_Oil of Bitter Almonds_
Is obtained by the distillation of the crushed kernels, at the same time hydrocyanic acid is formed and passes over with the oil. The crude oil is therefore poisonous. It is sometimes used in medecine for the bydrocyanic acid which it contains but is uncertain. It is used in perfumery and confectionery. When cakes are flavored with it the hydrocyanic acid can do little or no mischief, as it is driven off by the heat employed.
_Artificial Oil of Bitter Almonds_
Is made by action on true benzole (not that distilled from petroleum) of fuming nitric acid or a mixture of equal parts of ordinary nitric and sulphuric acids. It is of a yellowish color; is poisonous; is used for making aniline (see COAL TAR COLORS), and in perfumery. Its chemical name is nitro-benzole; it is sold as "Essence of Mirban." By heating benzoate of ammonia, an oily liquid having exactly the bitter almond smell, is obtained. It is not used. It is known in chemistry as benzonitrile.
_Oil of Geranium,_
From the leaves of the Pelargonium odoratissimum, is used in perfumery. It is adulterated with ginger-grass oil. It is used to adulterate attar of roses.
_Artificial Oil of Geranium_
May be obtained by distilling benzoate of copper. It has not come into practical use. Its chemical name is benzoxyl.
Obtained by distillation from Hungarian balsam. It is distinguished from oil of turpentine, which is commonly sold for it, by its golden color, agreeable odor, and acid oiliness of taste.
_Foreign Oil of Lavender._
This is the true oil of spike, and is obtained from the flowers and seeds of broad leaved lavender, and more commonly those of French lavender, stoechas, with a quick fire. It is sweet-scented but the oil of the narrow-leaved lavender, or English oil, is by far the finest.
_Essence of Lavender._
The oil of the flowers of lavender is rendered more delicate in its odor by age, but to prevent its becoming glutinous by keeping, which it is very apt to do, draw it over in a water-bath, with a small quantity of alcohol, which is termed the essence, and which, after being kept closely corked for about 7 years, possesses a peculiarly fine delicate odor of lavender, entirely free from empyreuma.
_Oil of Lemon_
Is obtained by expression and distillation. It is used in confectionery and perfumery. When old it acquires the taste and smell of turpentine.
_Oil of lemon-grass._
Antropogon nargus, is a grass which grows in India, Ceylon, and the Moluccas. The oil is extensively used in perfumery.
_Oil of Marjoram,_
Origeat marjorana, is used in perfumery. The dried herb yields about 10 per cent. of oil.
_Oil of Meadow Sweet._
The Spiraea ulmaria is sometimes used as a stimulant and in perfumery.
_Artificial Oil of Meadow Sweet_
Is made by distilling salicin, a crystalline, bitter principle, obtained from the leaves and young bark of the willow, with bichromate of potassa.
_Oil of Mint._
Obtained from the dried plant. Six lbs. of fresh leaves will yield 3 1/2 drs.; and 4 lbs. dried will yield 1 1/2 oz. It is stimulant, carminative, and antispasmodic.
_Essence of Neroli._
Obtained from the flowers of the orange tree. Six cwt. of flowers will yield only 1 oz. of oil. Petits grains is an inferior oil of neroli obtained in the same manner, but less care being taken in the selection of the flowers. Another essence is obtained from orange-peel, and is very fragrant. A third essence is obtained from unripe oranges, and is of a gold color.
_Oil of Nutmegs._
Obtained from that spice; it is liquid, and of a pale yellow, a sebaceous insipid matter swims upon the water in the still.
_Oil of Patchouly._
Obtained by distillation from the Pogastemon patchouli, a plant grown extensively in India and China. One cwt. of the herb yields about 28 oz. of essential oil. It is used in perfumery.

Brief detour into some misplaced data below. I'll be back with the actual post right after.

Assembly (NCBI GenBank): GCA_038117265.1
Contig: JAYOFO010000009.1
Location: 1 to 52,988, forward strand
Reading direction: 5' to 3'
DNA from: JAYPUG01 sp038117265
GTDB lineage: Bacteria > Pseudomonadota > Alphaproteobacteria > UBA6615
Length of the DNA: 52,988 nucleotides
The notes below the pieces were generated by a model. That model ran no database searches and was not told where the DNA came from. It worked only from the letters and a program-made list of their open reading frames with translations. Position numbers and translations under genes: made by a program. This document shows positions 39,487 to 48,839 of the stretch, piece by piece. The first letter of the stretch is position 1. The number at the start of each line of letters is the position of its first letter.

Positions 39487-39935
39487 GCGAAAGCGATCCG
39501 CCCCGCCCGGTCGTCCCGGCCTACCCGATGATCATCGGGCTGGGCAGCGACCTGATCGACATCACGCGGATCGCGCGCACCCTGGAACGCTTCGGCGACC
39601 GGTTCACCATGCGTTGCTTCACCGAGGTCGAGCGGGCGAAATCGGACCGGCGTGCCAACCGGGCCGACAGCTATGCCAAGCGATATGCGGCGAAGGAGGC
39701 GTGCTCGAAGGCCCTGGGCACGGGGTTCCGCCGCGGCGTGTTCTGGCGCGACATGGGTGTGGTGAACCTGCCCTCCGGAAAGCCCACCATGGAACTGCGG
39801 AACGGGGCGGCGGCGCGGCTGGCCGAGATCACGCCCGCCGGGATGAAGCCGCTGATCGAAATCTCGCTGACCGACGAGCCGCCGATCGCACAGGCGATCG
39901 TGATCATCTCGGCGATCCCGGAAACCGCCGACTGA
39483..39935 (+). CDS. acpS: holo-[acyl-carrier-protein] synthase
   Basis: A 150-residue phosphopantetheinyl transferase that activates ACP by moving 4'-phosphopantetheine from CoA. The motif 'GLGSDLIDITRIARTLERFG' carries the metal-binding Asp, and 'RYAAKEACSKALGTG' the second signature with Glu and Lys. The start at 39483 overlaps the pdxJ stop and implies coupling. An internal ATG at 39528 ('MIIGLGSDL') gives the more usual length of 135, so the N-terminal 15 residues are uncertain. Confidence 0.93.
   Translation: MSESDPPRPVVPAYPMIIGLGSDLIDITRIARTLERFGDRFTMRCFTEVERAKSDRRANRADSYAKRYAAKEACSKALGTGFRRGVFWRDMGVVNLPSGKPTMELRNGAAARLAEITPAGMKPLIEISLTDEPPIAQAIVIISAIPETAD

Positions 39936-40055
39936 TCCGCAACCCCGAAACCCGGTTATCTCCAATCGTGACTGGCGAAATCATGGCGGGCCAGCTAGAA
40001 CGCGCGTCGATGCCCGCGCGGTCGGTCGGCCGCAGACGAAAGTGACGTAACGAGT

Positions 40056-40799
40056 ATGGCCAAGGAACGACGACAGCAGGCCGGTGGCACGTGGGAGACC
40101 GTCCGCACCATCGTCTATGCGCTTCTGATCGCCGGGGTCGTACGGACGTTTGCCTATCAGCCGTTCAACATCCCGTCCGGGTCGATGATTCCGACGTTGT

_Oil of Peppermint._
Obtained from the dried plant. Four lbs. of the fresh herb will yield 3 drs. In general it requires rectification to render it bright and fine It is stimulant and carminative.
_Oil of Pennyroyal._
Obtained from the herb when in flower. Three lbs. will yield 6 drs. Emmenagogue.
_Oil of Pimento._
Obtained from allspice. One oz. will yield 30 drops. It is stimulant.
_Oil of Rhodium._
Obtained from the true lignum rhodium. Eighty lbs. will yield 9 drs., and in very resinous old wood 80 lbs. will yield 2 oz. It is light yellowish but grows red by keeping. Another oil is obtained from the root of rose-wort, rhodiola rosea; it is yellowish, and has the smell and taste of that from the true lignum rhodium. One lb. will yield a drachm.
_The True Riga Balsam._
Obtained from the shoots of the Aphernousti pine, pinus cembra, previously bruised and macerated for a month in water. It is pellucid, very liquid, whitish, and has the smell and taste of oil of juniper.
_Butter of Roses._
Obtained from the flowers of damask roses; white, solid, separating slowly from the rosewater. It has little scent of its own, and is used to dilute the scent of musk, civet and ambergris. One cwt. of roses will yield from 1/2 an oz. to an oz.
_Oil of Rosemary._
Obtained from the flowering tops; it is sweet scented. One cwt. will yield 8 oz.; 1 lb. of dry leaves will yield from 1 to 3 drs.; 70 lbs. of fresh leaves will yield 5 oz.
_Oil of Rue._
Obtained from the dried plant; it is carminative and antispasmodic. Ten lbs. of leaves will yield from 2 to 4 drs.; 4 lbs. in flower will yield 1 dr.; and 60 lbs. will yield 2 1/2 oz.; 72 lbs. with the seeds, will yield 3 oz.
_Oil of Sassafras._
Obtained from the sassafras root. Twenty-four lbs. will yield 9 oz.; 30 lbs. will yield 7 oz. and 1 dr.; and 3 lbs. will yield 2 oz.
_Oil of Sandal Wood._
There are three kinds of sandal or santal wood, the white, yellow and red. The yellow is most used in perfumery. One cwt. of the wood will yield nearly 30 oz. of otto.
_Oil of Spearmint._
Mentha viridis, is used in medicine as a carminative, and in perfumery.
_Oil of Tar._
Obtained by distilling tar. It is highly valued by painters, varnishers, etc., on account of its drying qualities; it soon thickens of itself, almost to a balsam. The pyroligneous acid that comes over with it is useful for many purposes.
_Oil of Thyme._
Obtained from the plant; 2 cwt. fresh will yield 5 1/2 oz.; 3 1/2 lbs., dried, will yield 1/2 a dr. It is stimulant and caustic; and used in toothache, applied to the tooth.
_Oil of Tongua._
Obtained from the tongua, or tonka bean. Dipterix odorata is sometimes used in perfumery. The bean contains also a camphor-like body and benzoic acid.